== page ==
If you’re in the world of procurement, a Sales Development Representative (SDR) is an often misunderstood and foreign role. What is an SDR (Or BDR or AE)? What do they do? How does their role impact or affect procurement? My friend, Morgan J Ingram, joins me in this episode of Negotiations Ninja to help us understand the role of an SDR—and why they’re not the enemy.
Morgan is currently the Director of Sales Execution and Evolution at John Barrows. His initial dream was to be in sports management—but after graduating college, he realized he’d have to continue his education and get a law degree. On top of that, the odds of him making it were between 1-3%. He pivoted, reached out to a local startup, and ended up being hired as a SDR.
Listen to this episode as he shares about his struggle as an SDR and how he broke through and found success. He shares insight into the sales side of the spectrum, his 11-touch campaign strategy, and how to best understand the interplay between sales and procurement.
Outline of This Episode
- [1:35] Morgan J Ingram’s background in sales
- [6:32] Two strategies to start a cold-call strong
- [12:00] Overcome anxiety associated with cold-calling
- [16:20] Morgan’s 11-touch campaign strategy
- [20:55] What procurement people should know about SDR’s
- [23:04] An SDRs impression of procurement
- [27:27] Two pieces of advice about sales and negotiation
- [30:03] How to connect with Morgan
What the hell is a sales development rep?
According to Morgan, an SDR’s focus is to cold-call, email, and social-sell to schedule pipeline meetings for the closers (or “account executives”). Your whole job as an SDR is to prospect and build out the sales pipeline. Morgan admits he struggled with the role in the beginning. But after reflection and speaking with mentors, he realized he wasn’t giving 100%. He needed to be more organized and focused on time-management.
He resolved to hone in his cold-calling and email skills. As he applied himself, he saw more success. Eventually, he was promoted to a management position where he was in charge of 13 reps. He started his YouTube Channel, “The SDR Chronicles,” and began to create more content to help struggling SDR’s begin to excel in their roles.
John Barrows discovered his channel on YouTube and reached out. Now, they work together to train SDRs, BDRs, and AEs to reach their full potential in their roles.
How to start a cold-call off strong
Morgan shares two strategies he utilizes to start a good conversation with prospects, and it all depends on what type of segmentation account you’re calling.
He refers to the first strategy as the pattern interrupt. This is the strategy you use when doing a more transactional approach. Most people, when taught how to make a phone call, start by saying “Hi, my name is (fill-in-the-blank) with such and such, how are you today?”. Morgan points out that this approach is fine, but it often starts the conversation with your prospect on the defensive.
Morgan prefers a different approach:
“Hi so-and-so, thank you for taking my call, do you have a few minutes to chat?”
This approach is a break from the traditional pattern and catches the recipient off guard. They are intrigued and curious and usually follow-up with “Who is this?” which opens the door for your sales pitch. You are forcing them to make a decision—and they usually follow their curiosity.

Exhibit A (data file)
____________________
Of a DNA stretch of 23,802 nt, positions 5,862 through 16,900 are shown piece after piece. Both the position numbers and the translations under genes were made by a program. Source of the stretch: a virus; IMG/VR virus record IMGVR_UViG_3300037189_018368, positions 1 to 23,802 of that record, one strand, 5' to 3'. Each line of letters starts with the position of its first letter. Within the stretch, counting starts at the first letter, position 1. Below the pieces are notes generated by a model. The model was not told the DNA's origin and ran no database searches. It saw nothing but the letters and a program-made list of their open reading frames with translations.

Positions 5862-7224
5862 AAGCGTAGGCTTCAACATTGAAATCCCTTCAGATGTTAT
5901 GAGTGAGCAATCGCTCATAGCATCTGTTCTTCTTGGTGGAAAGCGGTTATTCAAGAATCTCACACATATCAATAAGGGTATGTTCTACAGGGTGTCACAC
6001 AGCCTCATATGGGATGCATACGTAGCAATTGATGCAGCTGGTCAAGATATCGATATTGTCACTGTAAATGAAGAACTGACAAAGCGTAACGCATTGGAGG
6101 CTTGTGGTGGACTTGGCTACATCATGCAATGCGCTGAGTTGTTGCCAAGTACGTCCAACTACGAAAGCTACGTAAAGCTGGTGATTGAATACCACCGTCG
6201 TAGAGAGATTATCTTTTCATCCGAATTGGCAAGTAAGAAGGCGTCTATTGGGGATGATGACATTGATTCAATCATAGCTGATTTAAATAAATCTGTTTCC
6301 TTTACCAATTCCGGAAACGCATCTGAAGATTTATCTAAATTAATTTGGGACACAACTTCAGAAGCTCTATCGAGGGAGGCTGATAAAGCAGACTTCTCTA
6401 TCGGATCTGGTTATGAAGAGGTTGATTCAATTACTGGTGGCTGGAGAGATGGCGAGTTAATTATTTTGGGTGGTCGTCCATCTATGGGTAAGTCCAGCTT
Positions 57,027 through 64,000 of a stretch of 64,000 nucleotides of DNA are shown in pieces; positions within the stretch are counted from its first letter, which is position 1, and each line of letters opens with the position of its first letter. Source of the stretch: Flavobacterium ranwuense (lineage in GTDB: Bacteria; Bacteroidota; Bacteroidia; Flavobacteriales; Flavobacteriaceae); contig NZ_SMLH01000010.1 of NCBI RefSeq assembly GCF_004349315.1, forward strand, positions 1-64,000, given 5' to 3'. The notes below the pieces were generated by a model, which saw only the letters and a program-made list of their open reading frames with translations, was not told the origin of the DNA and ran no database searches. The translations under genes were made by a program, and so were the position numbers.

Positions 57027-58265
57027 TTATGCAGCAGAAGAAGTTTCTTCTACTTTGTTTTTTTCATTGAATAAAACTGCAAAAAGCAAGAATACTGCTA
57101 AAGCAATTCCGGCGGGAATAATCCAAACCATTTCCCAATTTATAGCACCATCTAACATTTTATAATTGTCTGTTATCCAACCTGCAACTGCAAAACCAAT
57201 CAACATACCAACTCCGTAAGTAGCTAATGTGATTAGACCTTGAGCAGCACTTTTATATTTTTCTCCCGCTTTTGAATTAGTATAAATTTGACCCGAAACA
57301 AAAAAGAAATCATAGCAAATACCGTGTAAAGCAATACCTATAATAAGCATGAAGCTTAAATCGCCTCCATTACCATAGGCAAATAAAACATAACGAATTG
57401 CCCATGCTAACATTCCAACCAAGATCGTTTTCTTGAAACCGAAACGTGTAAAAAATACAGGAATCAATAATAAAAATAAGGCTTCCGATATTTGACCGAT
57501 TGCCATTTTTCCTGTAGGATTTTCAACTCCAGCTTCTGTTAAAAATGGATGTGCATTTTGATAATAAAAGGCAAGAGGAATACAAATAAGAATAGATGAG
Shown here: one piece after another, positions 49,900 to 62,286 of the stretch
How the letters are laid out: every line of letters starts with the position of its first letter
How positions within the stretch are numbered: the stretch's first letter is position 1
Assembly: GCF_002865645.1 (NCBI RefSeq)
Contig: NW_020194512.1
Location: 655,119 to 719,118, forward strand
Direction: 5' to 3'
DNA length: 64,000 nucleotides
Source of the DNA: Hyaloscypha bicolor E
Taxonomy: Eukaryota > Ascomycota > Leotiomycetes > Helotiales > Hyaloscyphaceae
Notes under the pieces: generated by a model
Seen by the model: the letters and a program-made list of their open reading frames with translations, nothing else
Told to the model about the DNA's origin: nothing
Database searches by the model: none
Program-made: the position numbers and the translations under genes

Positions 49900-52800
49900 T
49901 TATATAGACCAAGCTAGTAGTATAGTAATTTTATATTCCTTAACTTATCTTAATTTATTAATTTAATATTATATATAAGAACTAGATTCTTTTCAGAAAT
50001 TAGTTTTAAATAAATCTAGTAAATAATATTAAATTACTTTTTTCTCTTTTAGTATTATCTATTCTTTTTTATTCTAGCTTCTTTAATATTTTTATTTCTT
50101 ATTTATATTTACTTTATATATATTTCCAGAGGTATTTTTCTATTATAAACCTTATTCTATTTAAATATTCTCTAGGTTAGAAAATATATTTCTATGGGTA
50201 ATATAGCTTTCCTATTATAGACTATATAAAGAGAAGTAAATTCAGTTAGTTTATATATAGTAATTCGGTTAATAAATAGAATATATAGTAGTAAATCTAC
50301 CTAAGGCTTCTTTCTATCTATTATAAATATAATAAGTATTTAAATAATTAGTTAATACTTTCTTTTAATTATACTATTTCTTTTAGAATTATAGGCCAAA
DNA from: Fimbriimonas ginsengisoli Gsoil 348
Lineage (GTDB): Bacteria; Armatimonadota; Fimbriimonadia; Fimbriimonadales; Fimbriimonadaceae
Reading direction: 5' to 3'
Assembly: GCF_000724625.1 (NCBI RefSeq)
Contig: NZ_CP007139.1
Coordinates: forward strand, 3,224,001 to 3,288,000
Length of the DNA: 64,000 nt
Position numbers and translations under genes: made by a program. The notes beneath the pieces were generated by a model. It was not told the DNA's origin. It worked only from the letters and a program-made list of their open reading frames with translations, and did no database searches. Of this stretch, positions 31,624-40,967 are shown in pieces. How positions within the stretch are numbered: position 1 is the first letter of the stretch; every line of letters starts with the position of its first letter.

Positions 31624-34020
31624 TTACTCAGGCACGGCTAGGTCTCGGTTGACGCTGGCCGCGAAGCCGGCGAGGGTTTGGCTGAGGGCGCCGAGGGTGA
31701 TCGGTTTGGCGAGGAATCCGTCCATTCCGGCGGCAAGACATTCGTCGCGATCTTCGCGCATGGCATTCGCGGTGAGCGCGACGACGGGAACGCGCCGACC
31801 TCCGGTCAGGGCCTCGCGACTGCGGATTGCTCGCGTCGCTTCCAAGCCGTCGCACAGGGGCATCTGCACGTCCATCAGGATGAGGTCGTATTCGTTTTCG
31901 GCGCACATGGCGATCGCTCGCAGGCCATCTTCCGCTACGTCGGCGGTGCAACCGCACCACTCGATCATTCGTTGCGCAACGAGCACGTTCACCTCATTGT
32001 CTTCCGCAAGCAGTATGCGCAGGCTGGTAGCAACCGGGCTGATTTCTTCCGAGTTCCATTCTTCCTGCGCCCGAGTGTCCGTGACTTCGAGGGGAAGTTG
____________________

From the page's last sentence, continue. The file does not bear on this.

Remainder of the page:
Morgan points out that you win or lose the cold-call in 5-7 seconds. Listen to the entire episode as he shares his second research-based approach when contacting enterprises.
Handling rejection as an SDR
If you’re hired to be an SDR, it is one of the only roles where you’re expected to get rejected repeatedly. Many new SDRs struggle with anxiety related to cold-calling. To alleviate their anxiety, Morgan points them to the worst-case scenario: the prospect will hang up on you. They won’t hunt you down and find where you live and work. In all likelihood, they won’t remember you the next time you call. The worst-case scenario really isn’t that bad.
Morgan has always worked to make the process fun and light-hearted. A company he worked for would give out a “bulldoze” award to the person that got hung-up on the loudest. They found that keeping the process light-hearted helped engagement and broke up the monotony. He noted that you don’t have to be afraid to be creative.
The hardest part of sales is prospecting, and according to Morgan, “If you can master prospecting, you can do anything you want in your life moving forward”. Mastering the skill can help you get a new job or even through the process of starting a business. Everything you learn in the role will help you move forward in your career.
Morgan’s out-of-the-box advice
Morgan iterates that to advance in your career you must take time to do things outside of what you’re asked to do. One way he embraces that mantra is by engaging in a morning routine. He sets aside time to reflect on what’s going on and get in the right headspace for the day ahead. Entering the day in the right state of mind helps you be composed and confident—and prospects will take notice. You begin to build consistency, and as you become more consistent you improve the probability of your success.
Morgan also recommends reading books or listening to podcasts to better understand human psychology—and become a better negotiator. Jim Rohn says it best: “Learn to work harder on yourself than you do on your job”. If you’re working on bettering yourself and striving towards excellence, it overflows into every part of your life.
Resources & People Mentioned
- High-Profit Prospecting by Mark Hunter
Connect with Morgan J Ingram
- John Barrows Sales Training website
- SDR Chronicles on YouTube
- SDR Chronicles on Apple Podcasts
- Morgan on LinkedIn
- Morgan on Twitter
Connect With Mark
- Follow Negotiations Ninja on Twitter: @NegotiationPod
- Connect with Mark on LinkedIn
- Follow Negotiations Ninja on LinkedIn
- Connect on Instagram: @NegotiationPod